A lamb that was genetically modified with jellyfish DNA was sold for consumption in France, according to a report today from French newspaper Le Parisien. The lamb, named "Ruby," was part of a "Green Sheep" research program at France's National Institute for Agricultural Research (INRA), where scientists used it to study the impacts of various implants used in people with heart failure. The lamb was born in 2014 to a mother whose DNA had been modified with a green fluorescent protein (GFP), which gave it a bright color and made its skin transparent.
Citing sources at INRA and France's justice department, Le Parisien reports that the lamb was sold to a slaughterhouse last fall, along with non-genetically modified sheep. It was then sold by the slaughterhouse to an unnamed individual in October 2014, though it's not clear how many people may have eaten it. INRA says the genetically modified lamb poses no health risk to humans, though it has asked French prosecutors to investigate the incident, following an internal investigation that it launched in December.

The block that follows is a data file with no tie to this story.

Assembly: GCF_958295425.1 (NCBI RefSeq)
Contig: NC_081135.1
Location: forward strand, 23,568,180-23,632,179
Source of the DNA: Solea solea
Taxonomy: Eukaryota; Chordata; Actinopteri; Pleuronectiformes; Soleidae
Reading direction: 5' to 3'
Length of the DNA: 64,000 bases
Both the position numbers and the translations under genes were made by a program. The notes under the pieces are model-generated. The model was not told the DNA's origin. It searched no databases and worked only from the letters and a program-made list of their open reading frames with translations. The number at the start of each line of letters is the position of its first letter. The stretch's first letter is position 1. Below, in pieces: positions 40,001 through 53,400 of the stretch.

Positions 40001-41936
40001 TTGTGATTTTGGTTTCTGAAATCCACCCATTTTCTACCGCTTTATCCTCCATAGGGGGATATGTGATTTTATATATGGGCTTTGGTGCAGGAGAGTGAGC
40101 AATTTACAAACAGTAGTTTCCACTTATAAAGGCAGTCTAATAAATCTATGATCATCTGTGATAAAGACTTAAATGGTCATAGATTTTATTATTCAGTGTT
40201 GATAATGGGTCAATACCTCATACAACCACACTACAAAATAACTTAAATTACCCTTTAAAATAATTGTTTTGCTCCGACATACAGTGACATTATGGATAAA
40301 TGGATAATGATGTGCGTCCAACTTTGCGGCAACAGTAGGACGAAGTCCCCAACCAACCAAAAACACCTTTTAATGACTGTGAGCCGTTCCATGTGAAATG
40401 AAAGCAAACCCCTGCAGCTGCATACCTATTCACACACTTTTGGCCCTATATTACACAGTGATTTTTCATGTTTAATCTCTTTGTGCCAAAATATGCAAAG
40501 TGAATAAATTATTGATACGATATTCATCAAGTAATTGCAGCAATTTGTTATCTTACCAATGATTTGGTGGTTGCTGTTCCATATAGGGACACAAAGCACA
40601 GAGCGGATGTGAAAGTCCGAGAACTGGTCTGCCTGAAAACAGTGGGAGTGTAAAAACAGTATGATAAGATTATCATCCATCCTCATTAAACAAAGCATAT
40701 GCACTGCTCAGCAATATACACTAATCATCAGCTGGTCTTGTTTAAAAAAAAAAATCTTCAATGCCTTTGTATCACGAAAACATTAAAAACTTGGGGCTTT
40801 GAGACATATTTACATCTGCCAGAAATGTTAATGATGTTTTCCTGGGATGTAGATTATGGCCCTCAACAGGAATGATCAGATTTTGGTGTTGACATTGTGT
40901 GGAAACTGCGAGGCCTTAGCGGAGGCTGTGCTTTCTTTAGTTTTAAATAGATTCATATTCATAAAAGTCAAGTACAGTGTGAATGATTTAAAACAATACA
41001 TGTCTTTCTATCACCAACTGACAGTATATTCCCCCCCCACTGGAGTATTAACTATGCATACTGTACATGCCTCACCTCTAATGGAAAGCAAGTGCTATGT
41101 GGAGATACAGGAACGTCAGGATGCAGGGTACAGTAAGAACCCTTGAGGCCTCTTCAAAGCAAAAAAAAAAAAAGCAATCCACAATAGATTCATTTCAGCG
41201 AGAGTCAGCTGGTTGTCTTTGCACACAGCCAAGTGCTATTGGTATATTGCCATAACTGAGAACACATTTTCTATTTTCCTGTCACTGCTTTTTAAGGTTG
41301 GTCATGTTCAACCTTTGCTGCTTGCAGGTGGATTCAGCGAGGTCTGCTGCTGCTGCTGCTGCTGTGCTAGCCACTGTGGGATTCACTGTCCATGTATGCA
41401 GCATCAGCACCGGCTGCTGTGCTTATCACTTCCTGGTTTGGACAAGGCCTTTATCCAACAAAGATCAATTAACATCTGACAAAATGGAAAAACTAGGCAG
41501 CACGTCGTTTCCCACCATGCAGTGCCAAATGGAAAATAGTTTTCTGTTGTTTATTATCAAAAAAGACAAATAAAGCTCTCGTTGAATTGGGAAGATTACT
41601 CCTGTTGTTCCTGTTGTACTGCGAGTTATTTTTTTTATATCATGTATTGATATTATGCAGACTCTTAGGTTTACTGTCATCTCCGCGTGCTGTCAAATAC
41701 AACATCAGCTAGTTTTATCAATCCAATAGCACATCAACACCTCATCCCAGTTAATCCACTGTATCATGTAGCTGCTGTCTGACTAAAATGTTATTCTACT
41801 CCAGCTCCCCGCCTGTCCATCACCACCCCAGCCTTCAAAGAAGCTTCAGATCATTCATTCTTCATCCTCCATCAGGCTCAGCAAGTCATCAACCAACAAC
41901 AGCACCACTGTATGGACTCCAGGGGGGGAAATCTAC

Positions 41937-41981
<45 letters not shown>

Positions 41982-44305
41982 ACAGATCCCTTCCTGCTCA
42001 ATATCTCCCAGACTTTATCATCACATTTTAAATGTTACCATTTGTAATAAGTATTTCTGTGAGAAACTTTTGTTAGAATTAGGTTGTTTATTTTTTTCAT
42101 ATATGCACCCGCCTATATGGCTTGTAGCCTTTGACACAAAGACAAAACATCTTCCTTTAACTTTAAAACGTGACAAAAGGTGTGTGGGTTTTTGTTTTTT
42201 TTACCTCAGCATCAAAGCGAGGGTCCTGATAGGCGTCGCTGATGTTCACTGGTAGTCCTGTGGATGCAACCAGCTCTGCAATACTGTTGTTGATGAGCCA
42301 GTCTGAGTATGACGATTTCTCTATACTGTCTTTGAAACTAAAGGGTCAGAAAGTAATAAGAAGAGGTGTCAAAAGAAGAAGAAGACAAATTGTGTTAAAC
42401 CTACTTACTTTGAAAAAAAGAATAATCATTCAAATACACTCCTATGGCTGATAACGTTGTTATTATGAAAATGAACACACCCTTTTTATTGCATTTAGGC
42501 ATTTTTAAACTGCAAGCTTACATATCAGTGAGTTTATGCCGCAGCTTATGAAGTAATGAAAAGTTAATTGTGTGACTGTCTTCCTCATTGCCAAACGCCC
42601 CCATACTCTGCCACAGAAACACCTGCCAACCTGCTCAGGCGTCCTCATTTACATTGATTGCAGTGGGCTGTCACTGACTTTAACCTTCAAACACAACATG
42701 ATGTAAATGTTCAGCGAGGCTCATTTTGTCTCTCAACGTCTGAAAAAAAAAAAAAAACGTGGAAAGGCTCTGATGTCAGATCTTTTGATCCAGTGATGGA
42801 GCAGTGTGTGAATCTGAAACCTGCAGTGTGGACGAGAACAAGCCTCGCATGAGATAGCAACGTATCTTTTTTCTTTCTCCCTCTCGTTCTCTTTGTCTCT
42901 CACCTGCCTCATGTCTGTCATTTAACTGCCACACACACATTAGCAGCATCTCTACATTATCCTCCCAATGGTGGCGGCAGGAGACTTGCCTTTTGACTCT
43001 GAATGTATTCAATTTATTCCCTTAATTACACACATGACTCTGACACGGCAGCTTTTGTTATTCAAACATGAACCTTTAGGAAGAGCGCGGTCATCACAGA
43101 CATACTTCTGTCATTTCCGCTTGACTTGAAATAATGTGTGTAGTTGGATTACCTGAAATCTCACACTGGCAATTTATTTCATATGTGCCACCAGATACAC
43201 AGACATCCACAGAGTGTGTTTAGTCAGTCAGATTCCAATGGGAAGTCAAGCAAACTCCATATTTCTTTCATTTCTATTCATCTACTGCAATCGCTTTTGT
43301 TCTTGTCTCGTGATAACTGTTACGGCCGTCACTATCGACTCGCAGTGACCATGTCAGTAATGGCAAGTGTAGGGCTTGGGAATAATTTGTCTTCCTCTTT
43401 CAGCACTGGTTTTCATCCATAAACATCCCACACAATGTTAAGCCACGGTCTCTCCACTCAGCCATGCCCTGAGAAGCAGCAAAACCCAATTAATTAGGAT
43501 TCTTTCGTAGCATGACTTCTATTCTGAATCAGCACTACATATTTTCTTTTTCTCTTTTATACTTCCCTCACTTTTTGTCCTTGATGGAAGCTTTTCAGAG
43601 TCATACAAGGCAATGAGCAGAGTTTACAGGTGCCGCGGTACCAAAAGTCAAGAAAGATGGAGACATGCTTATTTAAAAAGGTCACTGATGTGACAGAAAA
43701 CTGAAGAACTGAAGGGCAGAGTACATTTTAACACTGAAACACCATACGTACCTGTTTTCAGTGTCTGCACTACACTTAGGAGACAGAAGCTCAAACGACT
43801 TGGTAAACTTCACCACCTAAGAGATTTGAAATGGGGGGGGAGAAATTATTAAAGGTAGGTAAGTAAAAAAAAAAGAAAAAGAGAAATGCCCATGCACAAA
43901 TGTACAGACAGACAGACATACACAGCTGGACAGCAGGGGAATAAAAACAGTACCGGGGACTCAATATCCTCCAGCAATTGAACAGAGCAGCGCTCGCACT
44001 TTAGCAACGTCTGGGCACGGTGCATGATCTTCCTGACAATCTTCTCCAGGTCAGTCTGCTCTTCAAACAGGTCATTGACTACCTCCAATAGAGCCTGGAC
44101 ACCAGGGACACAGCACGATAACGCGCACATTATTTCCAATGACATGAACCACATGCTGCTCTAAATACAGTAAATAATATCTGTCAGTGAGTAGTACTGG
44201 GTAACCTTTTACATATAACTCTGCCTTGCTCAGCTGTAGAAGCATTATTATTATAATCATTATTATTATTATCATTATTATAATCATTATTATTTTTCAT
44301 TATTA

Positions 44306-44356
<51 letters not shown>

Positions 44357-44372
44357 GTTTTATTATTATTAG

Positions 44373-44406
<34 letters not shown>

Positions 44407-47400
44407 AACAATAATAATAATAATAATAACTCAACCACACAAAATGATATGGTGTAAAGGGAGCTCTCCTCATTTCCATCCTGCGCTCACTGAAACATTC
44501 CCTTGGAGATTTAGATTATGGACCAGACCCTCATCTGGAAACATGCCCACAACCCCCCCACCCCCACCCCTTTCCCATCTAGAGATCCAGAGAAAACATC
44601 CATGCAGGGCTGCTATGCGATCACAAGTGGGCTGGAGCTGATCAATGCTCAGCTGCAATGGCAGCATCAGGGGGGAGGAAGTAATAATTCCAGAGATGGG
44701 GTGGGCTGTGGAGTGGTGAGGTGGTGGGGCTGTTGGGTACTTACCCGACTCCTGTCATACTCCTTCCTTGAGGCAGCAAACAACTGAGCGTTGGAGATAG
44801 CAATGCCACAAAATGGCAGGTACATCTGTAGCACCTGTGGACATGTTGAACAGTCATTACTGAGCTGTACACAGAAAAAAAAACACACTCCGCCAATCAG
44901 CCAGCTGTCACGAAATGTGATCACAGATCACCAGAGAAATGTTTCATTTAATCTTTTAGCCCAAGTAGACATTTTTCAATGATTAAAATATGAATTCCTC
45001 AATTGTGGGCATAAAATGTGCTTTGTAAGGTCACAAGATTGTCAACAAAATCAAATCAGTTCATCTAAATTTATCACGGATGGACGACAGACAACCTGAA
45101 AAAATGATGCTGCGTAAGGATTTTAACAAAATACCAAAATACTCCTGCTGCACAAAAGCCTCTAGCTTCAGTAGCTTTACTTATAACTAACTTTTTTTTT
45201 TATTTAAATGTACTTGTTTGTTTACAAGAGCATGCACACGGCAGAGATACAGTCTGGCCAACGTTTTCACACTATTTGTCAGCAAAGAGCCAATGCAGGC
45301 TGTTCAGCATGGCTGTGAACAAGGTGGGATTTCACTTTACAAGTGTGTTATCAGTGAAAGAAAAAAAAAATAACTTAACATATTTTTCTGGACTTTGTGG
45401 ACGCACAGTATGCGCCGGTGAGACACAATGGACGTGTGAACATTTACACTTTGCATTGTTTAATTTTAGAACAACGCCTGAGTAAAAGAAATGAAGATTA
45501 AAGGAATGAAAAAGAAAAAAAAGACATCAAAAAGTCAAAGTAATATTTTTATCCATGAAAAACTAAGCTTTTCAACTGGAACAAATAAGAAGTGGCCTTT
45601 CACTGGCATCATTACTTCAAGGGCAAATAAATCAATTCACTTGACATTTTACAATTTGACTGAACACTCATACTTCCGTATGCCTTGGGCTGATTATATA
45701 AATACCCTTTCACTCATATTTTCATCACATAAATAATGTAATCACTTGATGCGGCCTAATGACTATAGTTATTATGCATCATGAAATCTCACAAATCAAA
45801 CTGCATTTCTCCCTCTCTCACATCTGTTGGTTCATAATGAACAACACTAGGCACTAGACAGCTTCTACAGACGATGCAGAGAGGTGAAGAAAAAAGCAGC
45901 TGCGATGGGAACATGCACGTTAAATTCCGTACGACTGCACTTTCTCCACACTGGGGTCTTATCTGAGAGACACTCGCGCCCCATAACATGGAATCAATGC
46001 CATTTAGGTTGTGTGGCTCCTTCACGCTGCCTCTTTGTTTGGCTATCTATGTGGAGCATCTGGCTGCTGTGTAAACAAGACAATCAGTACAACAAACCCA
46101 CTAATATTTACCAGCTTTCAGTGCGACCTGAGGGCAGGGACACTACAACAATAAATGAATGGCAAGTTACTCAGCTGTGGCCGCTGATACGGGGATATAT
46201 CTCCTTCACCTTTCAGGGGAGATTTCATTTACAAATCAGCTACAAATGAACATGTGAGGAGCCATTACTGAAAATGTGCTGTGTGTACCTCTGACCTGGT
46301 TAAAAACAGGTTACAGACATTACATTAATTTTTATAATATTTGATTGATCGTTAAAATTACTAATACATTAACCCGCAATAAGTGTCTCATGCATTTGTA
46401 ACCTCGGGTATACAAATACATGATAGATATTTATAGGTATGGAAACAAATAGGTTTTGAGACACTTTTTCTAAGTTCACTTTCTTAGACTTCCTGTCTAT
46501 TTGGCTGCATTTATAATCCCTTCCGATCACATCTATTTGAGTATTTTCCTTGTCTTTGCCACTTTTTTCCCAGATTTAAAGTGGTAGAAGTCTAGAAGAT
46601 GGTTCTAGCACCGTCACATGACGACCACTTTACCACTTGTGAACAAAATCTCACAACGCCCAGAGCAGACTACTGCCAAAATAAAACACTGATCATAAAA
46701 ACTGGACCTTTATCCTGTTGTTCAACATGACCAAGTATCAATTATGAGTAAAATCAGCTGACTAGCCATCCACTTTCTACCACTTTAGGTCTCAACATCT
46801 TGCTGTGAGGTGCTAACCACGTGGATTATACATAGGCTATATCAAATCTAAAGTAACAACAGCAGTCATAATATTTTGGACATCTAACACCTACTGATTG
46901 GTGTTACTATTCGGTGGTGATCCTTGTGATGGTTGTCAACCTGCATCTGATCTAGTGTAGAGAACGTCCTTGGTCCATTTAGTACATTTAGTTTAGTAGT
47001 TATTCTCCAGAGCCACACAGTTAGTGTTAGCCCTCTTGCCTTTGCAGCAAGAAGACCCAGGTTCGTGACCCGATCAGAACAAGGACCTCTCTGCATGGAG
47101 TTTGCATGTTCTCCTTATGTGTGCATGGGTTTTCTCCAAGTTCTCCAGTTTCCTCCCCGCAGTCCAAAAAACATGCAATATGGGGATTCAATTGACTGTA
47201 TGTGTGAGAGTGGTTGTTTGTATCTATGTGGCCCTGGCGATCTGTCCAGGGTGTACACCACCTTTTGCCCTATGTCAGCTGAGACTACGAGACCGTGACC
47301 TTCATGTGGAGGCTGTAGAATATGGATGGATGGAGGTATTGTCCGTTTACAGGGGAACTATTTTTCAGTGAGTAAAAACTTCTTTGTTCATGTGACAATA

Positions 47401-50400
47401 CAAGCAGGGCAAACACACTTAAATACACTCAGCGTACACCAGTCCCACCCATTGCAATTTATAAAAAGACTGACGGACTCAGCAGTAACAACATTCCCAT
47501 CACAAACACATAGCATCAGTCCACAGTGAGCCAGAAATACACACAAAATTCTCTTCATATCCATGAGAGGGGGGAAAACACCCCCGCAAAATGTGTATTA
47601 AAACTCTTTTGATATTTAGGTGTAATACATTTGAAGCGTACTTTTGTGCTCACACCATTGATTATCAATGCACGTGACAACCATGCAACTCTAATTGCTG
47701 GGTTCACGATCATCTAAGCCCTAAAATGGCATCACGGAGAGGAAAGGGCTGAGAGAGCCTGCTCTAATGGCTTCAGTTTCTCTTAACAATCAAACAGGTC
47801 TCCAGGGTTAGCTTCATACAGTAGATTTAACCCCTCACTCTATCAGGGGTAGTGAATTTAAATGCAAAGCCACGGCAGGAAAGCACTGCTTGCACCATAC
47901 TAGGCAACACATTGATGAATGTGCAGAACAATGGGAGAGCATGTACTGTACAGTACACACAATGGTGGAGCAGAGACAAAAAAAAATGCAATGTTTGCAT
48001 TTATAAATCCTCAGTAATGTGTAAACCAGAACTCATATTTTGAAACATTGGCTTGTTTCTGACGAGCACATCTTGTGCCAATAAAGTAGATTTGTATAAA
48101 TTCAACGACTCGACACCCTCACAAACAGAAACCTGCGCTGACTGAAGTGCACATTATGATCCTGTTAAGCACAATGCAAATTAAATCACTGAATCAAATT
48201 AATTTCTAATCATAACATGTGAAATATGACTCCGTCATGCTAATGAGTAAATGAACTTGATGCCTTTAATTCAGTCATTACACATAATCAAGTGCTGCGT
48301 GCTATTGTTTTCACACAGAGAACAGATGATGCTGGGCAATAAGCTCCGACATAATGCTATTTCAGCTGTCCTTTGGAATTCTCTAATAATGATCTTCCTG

"Tensions and dysfunction"
In a press release published after Le Parisien's report, INRA said it believes Ruby was transferred from the lab as part of a malicious act carried out by employees whose names have not been released. The agency also says it suspended the person responsible for selling the lamb, adding that its investigation revealed "tensions and dysfunction" among leadership at the site where she was held. An INRA official tells Le Parisien that if charged and convicted, the perpetrators could face a fine of €75,000 and one year in prison.
"The facts are unacceptable and demand the greatest severity," Benoît Malpaux, director of the INRA facility in Jouy-en-Josas, tells the newspaper. "We are a world-renowned institution, we cannot tolerate such conduct."